Testimony in Support of Expanded Budget for MORCA
Rabbi Charles Feinberg
Interfaith Action for Human Rights
May 4, 2017
My name is Charles Feinberg and I am the Executive Director of Interfaith Action for Human Rights (IAHR). IAHR represents people of faith from Maryland, the District, and Virginia. Our mission is to end policies and practices that promote torture in our society as well as affirming the dignity of each human being. I am also a member of the DC Reentry Task Force and I am a resident of the District, residing in Ward 4.
I am testifying in support of expanding the budget of MORCA in the following ways:
- Strategic Planning: Funds should be added to MORCA’s budget to engage a strategic planning consultant. The plan will allow MORCA to clarify its role in the re-entry process, define its relationship with other system players, and create an accountability structure for achieving its goals as D.C.’s re-entry hub. A larger FY19 budget ask will be based upon the results of this strategic plan.
- Additional Staff: Fund 2 full-time case managers for MORCA. This will double the office’s capacity to serve its returning citizen clients in the short-term.
Returning citizens have to overcome many obstacles in order to become functioning independent residents of the District. Men and women coming home from serving time in federal prison often do not recognize the city since it has changed rapidly in their absence. They need assistance in navigating public transportation, in attaining a photo id, in purchasing a metro card, and in finding a place to live. Returning citizens need guidance and assistance in how to go about looking for a job in our community. Whether it is writing a resume or learning how to conduct themselves in a job interview, they need our support. Often returning citizens need to learn new skills in order to become employable. They need an agency who will be their support and their advocate. They need one central office who will give them the information they need to begin to acclimate themselves to living in Washington.
Last fall, I attended a Seminar at the Brookings Institute on Reentry and Recidivism. Many learned professors and attorneys spoke at this program. I learned some important facts. One fact is that the national recidivism rate for returning citizens is 51%. I also learned that if a returning citizen can pass through the first 18 months home without incident; then the recidivism rate drops down 5 to 10%! A number of the experts made the point that returning citizens are most vulnerable to breaking a parole rule or breaking the law during that first 18 months.
Why is that? We don’t give them the necessary support during that first year and a half home. Consider how expensive housing is in this city. Consider how difficult it is for a returning citizen to find work with a criminal record. While the District has passed a ban the box law, it is a law that is easily circumvented.
DC residents who are coming home, need an imaginative, well-staffed, and well-funded agency who will be there to give them the support they need. They need one agency with one address who will organize their integration into the community.
Today, returning citizens have to negotiate a host of agencies whose staff often do not understand the needs of these men and women. The way we handle reentry indicates that we as a community do not really care about these folks. We communicate a message that they really don’t count or matter and that we would be just as happy if they were back in prison. Often that is what happens. They get the message and they return to prison.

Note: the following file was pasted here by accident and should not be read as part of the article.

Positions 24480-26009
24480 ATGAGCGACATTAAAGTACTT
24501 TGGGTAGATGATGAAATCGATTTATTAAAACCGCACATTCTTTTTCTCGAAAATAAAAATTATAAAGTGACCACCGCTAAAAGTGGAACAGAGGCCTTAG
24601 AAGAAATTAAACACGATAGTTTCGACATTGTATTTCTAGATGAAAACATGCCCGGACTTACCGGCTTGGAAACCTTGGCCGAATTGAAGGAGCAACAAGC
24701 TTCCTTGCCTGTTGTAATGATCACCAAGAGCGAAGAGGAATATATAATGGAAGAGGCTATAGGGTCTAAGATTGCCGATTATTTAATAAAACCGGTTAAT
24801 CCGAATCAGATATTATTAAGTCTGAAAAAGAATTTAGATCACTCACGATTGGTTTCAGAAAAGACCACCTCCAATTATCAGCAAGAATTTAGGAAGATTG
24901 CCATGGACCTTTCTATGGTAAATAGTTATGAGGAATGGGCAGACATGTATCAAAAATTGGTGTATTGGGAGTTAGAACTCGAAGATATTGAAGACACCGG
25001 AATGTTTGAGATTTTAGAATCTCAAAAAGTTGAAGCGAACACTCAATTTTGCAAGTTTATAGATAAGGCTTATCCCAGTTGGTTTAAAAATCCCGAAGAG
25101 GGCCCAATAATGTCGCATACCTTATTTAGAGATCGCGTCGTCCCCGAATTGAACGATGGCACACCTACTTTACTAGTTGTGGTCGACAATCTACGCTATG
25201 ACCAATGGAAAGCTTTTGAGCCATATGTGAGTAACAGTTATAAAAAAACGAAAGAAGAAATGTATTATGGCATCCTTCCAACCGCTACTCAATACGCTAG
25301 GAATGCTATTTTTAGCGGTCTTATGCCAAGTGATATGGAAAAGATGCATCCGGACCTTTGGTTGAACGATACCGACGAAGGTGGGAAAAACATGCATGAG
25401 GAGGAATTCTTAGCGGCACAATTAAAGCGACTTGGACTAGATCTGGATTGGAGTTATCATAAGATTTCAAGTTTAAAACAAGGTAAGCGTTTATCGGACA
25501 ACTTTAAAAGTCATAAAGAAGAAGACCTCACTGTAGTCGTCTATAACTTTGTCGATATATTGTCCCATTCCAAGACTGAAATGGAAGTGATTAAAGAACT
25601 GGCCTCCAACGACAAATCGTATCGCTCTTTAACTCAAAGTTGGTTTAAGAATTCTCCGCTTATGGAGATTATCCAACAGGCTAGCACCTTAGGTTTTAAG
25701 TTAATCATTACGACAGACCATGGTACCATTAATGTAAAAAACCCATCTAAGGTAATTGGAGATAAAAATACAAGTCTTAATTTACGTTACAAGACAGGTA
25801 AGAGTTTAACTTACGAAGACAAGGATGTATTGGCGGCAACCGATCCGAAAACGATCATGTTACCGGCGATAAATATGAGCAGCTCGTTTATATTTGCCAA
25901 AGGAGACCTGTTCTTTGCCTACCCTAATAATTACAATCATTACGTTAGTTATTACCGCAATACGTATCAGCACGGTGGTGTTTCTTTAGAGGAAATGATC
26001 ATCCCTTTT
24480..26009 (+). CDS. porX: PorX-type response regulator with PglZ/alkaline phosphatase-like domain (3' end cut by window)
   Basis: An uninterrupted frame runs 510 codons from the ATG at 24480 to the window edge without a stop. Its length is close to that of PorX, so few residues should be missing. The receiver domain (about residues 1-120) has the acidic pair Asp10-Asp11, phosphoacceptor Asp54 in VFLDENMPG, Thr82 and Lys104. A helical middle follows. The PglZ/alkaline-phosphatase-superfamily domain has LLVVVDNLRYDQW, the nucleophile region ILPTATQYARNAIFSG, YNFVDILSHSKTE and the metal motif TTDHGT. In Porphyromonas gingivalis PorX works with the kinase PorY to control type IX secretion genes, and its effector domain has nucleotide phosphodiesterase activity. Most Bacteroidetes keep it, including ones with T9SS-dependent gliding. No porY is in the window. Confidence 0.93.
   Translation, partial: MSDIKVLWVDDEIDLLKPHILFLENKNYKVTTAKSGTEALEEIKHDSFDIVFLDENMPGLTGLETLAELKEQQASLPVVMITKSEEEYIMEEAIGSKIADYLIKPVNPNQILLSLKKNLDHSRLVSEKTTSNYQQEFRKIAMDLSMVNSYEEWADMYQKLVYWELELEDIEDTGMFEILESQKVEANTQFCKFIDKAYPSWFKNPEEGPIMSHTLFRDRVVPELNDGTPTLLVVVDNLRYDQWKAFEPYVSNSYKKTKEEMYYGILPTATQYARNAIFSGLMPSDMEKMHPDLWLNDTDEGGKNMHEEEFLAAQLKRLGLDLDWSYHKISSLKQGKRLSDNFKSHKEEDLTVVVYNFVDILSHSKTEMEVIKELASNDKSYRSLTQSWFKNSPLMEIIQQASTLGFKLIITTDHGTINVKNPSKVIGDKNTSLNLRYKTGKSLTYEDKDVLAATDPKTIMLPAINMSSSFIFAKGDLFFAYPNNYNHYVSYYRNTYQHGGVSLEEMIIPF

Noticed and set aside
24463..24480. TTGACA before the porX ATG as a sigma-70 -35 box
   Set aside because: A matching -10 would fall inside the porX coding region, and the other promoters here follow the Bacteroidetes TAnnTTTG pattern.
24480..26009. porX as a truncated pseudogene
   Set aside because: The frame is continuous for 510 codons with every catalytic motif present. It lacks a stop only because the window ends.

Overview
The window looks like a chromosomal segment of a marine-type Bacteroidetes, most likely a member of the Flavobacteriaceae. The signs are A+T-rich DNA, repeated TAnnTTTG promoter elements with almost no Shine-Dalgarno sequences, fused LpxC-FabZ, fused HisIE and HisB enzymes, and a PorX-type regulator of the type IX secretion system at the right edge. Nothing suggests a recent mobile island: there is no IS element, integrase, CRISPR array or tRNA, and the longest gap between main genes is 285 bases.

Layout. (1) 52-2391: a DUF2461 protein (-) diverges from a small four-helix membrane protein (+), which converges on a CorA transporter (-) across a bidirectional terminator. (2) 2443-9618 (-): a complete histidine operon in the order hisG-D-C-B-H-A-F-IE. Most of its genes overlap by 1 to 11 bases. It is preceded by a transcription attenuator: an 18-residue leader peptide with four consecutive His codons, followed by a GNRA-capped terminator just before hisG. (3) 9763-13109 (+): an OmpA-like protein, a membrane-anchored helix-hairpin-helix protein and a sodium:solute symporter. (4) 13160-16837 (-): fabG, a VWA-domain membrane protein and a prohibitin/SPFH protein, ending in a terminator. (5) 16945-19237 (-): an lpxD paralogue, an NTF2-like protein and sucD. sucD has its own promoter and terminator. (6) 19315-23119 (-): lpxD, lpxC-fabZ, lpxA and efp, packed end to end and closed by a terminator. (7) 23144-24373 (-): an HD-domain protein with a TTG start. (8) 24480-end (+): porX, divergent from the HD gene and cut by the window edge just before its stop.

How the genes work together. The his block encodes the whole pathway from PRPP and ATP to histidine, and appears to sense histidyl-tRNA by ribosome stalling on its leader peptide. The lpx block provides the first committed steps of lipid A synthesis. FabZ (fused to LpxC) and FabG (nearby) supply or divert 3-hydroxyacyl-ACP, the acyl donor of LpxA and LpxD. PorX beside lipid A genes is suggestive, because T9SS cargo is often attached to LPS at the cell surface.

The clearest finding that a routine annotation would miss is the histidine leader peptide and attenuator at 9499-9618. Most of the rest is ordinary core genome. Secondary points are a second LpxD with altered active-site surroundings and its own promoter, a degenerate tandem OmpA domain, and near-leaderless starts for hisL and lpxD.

Let us at least start by funding two case workers for MORCA. MORCA then will be able to begin to address the needs of returning citizens.
Two case workers, however, is not sufficient. In order to effect change we need a vision and a plan for the men and women who return home every day. The first step is put into the budget of this great city the resources for MORCA to develop a strategic plan for DC residents coming home. This plan would incorporate values, vision, as well as the kind of staff needed to make the vision a reality. It is really important that returning citizens be involved in the creation of the vision and the plan. They are the experts. They know what they need and they know what has been unhelpful. By involving returning citizens in the creation of the plan, then we would be sending a strong message to them. We would be saying you matter; your opinions matter. We would be signaling to them that we want them to have a stake in the future of this city. We want them to be part of the future of District of Columbia.
Once vision, values, and a plan are in place, then we can begin to figure out how to implement the plan. We will have to build community support for the plan. We will have to see if we can implement it in a series of short term stages. If the community is involved in making this plan, then there will be support to implement and to find the funds to pay for it.
Too often, returning citizens are looked upon as scapegoats whenever there is an uptick in crime. Too often, we as a society assume that returning citizens are not important and are really bad people. If we continue to send that message, then I assure you the recidivism rate will remain at 51% But if we can send a message that we value returning citizens, that we want them to be part of our community, then we have an opportunity to reduce the numbers incarcerated and lessen the anger and bitterness among so many.
I urge this Council to take the first step by setting aside funds for MORCA to develop a strategic plan and to hire two case workers.